It’s a dark and stormy night at the Boddy Manor residency. Five ushers (Abdulhakim Abdullahi, Liam Campbell, Will Cornell, Evan Kennedy, and Mya Lynch) set up the stage in an orderly fashion, sweeping, moving furniture, and in turn, inviting us to a night of bloody murder. Well, six murders to be exact.
The play Clue directed by Taous Khazem and presented by the South High Theater; was performed on December 6th and 7th on South High’s main stage. The performance was adapted from both the Paramount Motion Picture and the Hasbro board game ‘CLUE’.
After the ominous yet charming introduction from the five ushers we are then introduced to the main usher, Wadsworth, played by Aidan Campbell. “It was a challenge because I had to speak in an accent that kind of changed regions of the world throughout the play unintentionally,” said Campbell jokingly. “It was a lot of fun, [but] it was hard.”
Wadsworth speaks directly to the audience making it seem as though you are no longer sitting in your seat, but instead within the castle walls of the Boddy Manor residency itself. Lightning strikes, followed by the sound of rain.
Suddenly the doorbell rings and the rest of the starring cast is introduced. Each of the characters step into the house one by one dressed in their own distinguished color to fit each of their animated characters. Colonel Mustard (Clara Conry) abruptly storms through the door in a general’s outfit and a large mustache. Soon follows is Ms. White (Izzy Spiess) walking in wearing a black veil and a black dress much like the one you could expect to see at a funeral. “I actually did not like [Ms. White] at first. I really wanted to be the French maid but then [Ms. White] grew on me and I had a lot of fun,” said Spiess.
After an intense few moments with Spiess as Ms. White, in comes Ms. Scarlett (Anya Naylor) who elegantly steps in wearing a tight red dress and finely pinned hair, topped off with a cigarette holder. After Ms. Scarlet is introduced as a force to be reckoned with; Mr. Green (Iris Eichinger) stumbles through the door sneezing and hunched over a cane, insisting that, “there must be a cat around here somewhere.”
With a smirk plastered on his face in strolls, Mr. Plum (Sasha Rapacz) with his head held high in a classy purple suit and beret. Finally, Mrs. Peacock (Soliyana Woldu) frantically enters the home in a frilly blue dress with a fur shoulder crest and peacock feathers sticking out the back.
“We really wanted to make each character very individual and stand out,” said Haakon Anderson, who was one of the costume designers for the show. The designers paid close attention to the use of color. The designers brought the game to life “by very meticulously making every game pieces’ costume as much [of] the same color as we could, and making the ensemble and supporting cast [wear] black and white… So you had that stark contrast between characters,” said Anderson.
After all of the characters have gathered in the hall of the Boddy Manor residency, we quickly find out that each character has a secret of their own to hide. The characters are blackmailed into paying the mysterious Mr. Boddy or else all their secrets shall be revealed. Suddenly the lights go out. Once the lights flicker back on; one character is found lying dead. And the mystery begins.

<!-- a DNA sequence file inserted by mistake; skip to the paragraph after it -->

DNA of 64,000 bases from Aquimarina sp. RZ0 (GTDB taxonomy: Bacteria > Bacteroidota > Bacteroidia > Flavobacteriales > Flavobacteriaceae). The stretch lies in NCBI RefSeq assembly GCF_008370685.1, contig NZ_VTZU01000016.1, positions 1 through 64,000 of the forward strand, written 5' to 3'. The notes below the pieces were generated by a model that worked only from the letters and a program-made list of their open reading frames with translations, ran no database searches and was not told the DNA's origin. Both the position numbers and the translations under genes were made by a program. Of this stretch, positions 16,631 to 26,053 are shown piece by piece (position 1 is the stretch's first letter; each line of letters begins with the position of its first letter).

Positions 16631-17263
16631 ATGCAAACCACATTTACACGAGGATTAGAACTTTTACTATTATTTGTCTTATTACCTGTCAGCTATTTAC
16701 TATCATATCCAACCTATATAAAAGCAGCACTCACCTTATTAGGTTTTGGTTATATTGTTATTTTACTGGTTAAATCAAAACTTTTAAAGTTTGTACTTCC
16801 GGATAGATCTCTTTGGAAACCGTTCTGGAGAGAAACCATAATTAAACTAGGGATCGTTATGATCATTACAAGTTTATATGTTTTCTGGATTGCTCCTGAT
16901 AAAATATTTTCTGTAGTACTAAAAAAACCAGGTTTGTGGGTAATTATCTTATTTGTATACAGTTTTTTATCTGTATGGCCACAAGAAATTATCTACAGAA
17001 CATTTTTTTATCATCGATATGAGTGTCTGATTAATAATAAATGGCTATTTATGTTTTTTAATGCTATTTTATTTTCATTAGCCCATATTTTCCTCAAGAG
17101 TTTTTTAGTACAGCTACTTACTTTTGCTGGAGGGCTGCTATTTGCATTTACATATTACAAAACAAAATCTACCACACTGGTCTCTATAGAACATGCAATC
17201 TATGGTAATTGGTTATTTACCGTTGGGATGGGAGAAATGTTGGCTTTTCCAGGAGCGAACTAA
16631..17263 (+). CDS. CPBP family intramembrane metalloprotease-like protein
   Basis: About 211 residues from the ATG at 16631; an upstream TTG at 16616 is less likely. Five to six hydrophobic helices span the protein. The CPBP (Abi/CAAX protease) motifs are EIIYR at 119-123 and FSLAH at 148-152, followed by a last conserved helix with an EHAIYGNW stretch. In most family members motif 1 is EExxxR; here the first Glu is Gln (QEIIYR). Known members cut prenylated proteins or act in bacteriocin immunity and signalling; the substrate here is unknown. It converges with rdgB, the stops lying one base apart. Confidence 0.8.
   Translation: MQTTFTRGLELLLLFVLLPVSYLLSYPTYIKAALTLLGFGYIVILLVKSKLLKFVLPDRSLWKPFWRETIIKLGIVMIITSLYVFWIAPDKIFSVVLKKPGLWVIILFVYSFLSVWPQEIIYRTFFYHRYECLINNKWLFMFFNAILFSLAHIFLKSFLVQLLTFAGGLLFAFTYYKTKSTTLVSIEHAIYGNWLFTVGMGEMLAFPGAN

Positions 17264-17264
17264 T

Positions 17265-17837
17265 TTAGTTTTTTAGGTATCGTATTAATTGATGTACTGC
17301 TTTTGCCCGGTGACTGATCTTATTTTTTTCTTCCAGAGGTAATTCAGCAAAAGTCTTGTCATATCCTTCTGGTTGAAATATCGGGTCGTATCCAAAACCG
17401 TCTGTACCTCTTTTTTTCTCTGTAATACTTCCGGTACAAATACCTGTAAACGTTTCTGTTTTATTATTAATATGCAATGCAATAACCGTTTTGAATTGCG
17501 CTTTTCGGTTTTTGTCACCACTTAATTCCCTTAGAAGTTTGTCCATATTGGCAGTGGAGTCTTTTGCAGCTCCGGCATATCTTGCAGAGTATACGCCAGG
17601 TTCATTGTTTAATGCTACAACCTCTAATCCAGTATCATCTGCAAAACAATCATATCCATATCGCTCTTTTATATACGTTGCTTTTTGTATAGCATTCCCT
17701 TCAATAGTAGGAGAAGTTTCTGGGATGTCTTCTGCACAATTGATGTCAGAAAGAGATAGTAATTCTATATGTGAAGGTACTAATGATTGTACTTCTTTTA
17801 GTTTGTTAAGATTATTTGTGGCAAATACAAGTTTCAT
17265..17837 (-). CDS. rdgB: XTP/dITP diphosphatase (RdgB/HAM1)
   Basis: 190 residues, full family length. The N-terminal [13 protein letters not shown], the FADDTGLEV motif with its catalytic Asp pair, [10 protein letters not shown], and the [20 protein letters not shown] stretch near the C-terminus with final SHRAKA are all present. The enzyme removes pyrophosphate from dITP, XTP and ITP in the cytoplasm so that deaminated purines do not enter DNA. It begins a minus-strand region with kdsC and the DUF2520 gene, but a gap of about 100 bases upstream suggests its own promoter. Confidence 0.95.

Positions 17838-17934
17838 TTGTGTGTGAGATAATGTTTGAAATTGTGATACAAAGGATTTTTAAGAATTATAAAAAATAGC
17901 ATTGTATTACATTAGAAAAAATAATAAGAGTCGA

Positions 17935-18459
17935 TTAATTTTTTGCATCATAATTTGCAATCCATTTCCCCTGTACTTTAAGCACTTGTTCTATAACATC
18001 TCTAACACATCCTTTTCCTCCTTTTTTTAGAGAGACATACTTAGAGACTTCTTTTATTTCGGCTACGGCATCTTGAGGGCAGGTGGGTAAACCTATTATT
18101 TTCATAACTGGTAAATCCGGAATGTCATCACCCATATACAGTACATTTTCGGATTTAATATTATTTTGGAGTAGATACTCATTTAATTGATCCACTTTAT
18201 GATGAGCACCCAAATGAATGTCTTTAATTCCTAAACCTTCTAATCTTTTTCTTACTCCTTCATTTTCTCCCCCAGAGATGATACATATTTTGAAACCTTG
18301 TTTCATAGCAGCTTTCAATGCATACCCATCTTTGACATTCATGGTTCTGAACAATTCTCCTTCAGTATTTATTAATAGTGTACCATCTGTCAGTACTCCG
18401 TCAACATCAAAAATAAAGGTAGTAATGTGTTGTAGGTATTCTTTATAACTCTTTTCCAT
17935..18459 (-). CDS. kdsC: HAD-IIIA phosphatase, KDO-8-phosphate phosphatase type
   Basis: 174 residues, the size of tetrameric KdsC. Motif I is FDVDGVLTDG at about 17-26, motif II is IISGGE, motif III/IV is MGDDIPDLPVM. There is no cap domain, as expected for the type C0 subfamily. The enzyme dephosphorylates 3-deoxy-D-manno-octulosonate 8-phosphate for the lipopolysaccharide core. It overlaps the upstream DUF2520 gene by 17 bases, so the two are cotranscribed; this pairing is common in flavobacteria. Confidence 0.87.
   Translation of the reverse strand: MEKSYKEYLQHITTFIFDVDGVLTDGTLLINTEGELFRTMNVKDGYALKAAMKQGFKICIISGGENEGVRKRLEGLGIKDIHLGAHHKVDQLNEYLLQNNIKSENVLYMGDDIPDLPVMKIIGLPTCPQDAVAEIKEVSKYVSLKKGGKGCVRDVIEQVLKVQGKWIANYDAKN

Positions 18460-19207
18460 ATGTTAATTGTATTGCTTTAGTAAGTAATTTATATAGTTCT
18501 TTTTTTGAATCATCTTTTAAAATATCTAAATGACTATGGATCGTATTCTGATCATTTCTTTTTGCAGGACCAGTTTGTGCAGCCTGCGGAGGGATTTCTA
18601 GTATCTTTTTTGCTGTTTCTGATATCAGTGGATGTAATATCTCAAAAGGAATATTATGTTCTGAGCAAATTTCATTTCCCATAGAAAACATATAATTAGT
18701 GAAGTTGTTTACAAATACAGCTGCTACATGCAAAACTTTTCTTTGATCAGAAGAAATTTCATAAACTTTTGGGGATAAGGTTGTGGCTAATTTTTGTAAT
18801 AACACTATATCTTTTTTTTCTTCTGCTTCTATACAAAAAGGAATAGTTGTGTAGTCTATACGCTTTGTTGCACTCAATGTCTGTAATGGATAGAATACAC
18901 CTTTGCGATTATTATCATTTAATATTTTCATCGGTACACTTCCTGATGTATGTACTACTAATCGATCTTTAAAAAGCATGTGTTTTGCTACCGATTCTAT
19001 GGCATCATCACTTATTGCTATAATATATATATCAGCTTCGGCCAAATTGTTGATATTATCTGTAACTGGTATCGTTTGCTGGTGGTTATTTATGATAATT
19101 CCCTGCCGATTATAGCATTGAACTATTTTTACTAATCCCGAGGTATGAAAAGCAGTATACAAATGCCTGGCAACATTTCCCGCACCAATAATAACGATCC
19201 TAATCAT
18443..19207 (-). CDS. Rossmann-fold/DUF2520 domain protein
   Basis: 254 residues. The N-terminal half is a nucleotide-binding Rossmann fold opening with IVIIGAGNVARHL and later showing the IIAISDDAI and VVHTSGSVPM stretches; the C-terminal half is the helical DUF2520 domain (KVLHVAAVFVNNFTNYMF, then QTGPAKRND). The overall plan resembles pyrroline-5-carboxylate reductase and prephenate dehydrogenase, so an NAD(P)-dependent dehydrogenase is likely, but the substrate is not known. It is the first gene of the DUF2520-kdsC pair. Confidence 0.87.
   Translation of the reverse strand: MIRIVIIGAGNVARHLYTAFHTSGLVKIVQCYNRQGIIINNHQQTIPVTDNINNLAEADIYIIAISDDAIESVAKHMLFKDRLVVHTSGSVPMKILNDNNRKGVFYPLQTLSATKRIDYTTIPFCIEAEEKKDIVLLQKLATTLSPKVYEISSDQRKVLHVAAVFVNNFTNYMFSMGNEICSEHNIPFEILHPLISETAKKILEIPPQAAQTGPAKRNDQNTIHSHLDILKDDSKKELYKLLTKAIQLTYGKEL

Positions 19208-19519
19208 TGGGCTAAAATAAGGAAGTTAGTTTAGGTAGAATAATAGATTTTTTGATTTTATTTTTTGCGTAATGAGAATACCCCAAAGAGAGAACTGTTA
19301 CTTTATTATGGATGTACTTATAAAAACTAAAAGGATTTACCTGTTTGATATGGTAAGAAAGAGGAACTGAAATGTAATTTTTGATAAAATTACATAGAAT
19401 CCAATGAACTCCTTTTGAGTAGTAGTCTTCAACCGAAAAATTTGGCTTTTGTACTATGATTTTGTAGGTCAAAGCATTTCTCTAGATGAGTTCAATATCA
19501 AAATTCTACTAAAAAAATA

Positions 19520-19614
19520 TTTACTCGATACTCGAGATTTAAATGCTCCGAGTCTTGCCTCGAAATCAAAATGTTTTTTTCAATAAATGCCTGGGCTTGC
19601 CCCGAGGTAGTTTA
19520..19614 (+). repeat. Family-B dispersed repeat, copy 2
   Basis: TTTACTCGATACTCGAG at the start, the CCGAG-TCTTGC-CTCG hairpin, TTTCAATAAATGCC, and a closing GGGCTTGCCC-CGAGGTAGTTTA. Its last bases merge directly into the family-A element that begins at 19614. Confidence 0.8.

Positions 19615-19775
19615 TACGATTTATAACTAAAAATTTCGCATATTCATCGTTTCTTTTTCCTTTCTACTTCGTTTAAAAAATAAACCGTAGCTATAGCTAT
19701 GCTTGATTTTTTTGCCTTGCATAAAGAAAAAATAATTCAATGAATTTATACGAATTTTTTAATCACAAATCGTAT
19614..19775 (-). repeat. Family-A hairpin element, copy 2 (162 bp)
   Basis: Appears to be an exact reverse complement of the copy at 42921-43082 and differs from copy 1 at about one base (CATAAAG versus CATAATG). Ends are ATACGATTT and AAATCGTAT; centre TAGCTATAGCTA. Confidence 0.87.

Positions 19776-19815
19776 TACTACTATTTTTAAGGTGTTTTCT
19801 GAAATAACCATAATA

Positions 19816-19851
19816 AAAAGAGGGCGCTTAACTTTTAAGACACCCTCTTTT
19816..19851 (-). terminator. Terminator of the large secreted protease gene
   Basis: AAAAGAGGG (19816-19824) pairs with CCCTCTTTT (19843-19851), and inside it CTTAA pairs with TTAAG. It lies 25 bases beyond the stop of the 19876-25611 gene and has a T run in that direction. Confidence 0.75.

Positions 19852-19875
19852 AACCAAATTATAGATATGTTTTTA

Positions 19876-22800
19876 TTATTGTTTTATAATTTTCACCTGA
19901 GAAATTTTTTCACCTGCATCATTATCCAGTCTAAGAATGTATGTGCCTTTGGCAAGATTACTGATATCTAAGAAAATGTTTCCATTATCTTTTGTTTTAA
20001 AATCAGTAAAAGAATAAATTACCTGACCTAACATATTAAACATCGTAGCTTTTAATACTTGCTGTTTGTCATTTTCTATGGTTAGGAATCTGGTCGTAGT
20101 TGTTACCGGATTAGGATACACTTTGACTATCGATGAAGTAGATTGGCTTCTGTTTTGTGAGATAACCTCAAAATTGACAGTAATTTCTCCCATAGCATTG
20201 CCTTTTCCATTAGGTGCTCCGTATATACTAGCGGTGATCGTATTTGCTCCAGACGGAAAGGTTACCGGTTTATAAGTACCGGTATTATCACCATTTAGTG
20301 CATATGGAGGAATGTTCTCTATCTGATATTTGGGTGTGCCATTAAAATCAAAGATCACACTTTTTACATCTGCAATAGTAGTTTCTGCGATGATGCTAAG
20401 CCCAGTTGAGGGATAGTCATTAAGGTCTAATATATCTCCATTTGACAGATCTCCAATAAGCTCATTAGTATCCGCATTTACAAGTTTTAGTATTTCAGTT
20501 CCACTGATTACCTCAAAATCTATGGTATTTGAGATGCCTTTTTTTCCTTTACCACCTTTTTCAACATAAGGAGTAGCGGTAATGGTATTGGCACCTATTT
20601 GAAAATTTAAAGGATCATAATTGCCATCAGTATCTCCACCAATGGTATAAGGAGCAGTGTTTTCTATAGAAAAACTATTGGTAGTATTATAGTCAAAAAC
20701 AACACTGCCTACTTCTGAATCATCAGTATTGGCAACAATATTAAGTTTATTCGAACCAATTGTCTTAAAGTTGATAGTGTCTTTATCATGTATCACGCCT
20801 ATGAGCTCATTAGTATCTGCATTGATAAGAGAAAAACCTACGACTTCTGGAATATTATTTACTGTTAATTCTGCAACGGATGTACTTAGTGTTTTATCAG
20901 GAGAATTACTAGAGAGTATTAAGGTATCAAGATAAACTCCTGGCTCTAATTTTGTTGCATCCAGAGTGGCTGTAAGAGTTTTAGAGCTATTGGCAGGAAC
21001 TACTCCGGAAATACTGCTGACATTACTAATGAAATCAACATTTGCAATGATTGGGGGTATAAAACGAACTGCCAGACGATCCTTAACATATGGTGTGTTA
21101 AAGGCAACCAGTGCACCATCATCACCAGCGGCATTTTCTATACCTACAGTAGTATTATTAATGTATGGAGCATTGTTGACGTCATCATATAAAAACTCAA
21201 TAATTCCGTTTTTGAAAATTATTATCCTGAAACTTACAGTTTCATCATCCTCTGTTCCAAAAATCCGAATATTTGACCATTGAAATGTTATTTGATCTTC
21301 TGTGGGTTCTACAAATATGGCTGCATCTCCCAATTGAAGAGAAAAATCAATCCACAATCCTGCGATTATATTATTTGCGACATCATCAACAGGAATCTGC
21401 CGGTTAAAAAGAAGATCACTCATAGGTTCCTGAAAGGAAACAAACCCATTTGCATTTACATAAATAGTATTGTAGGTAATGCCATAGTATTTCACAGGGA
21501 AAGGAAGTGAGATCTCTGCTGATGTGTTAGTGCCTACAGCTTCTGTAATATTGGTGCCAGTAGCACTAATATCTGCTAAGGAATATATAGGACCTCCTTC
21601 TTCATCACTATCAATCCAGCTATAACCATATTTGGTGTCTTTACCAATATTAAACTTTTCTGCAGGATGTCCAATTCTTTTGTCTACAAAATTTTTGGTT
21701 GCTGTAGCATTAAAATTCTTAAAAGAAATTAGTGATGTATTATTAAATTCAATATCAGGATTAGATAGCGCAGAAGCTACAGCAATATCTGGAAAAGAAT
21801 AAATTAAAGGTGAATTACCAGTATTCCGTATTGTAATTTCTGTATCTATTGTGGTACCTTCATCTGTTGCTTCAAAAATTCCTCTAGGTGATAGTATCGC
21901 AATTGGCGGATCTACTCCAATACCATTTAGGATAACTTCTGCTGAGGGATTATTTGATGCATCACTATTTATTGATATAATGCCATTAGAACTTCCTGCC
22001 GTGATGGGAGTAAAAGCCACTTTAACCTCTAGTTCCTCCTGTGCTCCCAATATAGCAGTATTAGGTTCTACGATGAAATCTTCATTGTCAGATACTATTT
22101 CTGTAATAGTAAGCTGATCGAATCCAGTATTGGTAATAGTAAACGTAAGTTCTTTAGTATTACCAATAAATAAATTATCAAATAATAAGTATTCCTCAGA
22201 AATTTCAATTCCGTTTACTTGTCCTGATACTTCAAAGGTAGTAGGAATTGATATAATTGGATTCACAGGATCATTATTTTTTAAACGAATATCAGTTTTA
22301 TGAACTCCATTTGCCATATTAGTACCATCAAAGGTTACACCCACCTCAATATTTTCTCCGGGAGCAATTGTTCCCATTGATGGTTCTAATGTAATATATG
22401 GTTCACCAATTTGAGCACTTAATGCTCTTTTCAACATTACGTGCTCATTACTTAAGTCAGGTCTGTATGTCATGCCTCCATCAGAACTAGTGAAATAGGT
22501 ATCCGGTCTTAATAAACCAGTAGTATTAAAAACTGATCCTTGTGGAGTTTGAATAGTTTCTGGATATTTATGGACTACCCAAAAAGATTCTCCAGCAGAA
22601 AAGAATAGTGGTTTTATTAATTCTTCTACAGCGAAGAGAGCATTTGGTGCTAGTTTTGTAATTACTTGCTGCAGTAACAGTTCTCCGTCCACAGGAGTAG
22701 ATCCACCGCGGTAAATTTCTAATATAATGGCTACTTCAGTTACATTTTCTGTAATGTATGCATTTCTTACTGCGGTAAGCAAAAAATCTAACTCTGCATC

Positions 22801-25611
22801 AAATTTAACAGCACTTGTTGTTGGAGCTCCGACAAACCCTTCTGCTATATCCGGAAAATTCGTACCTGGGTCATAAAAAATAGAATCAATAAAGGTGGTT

Now although the subject matter seems intense, Clue’s quick wit and irony make this more of a comedy than anything else. The fast pacing of the jokes and the over-the-top chaos in every scene makes almost certain that you will miss a joke or two, but that’s where the fun in multiple viewings comes in. Its loaded with the kind of humor that either flies right by you or can make you giggle for the rest of the night.
“That’s not very democratic of you!” declares Ms. Scarlet, when the frantic group is desperately trying to make a decision. “I’m a Republican,” retorts Mustard almost immediately.
The script and looks weren’t the only things this play had to offer. Clue also did multiple intriguing staging and performance techniques. The use of body doubles throughout the play made it appear as though one character is in two places at once. The performance also depicted going back in time to review all that had happened throughout the show. These techniques were difficult for some people to follow. “I am very confused,” said sophomore Galen McKenna. “It moved so fast I had a hard time of understanding what was truly happening.”
The night continued in a smorgasbord of shrieking, near constant murder, and decapitated heads played earnestly by the young and talented cast. Throughout this chaotic and thoroughly enjoyable performance, the audience can be heard laughing, yelling words of encouragement, and engaging more with the cast than we’ve seen in a long time.
“I’d recommend it,” said sophomore Andrew Anderson. “It was worth my time, it was funny because you know the kids.”
“I thought it was very well presented overall. My favorite thing was definitely the set. It went way above my expectation of a high school performance,” said sophomore Joshua Lee-Reid. “This is definitely one of the best sets I have ever seen.”
“I really enjoyed how it stuck with the movie. I’ve seen a lot of shows that are based on movies and they are nowhere near the same. So I liked how it was very similar,” said junior Gretta Opstad. “It was one of the best South plays I’ve seen.”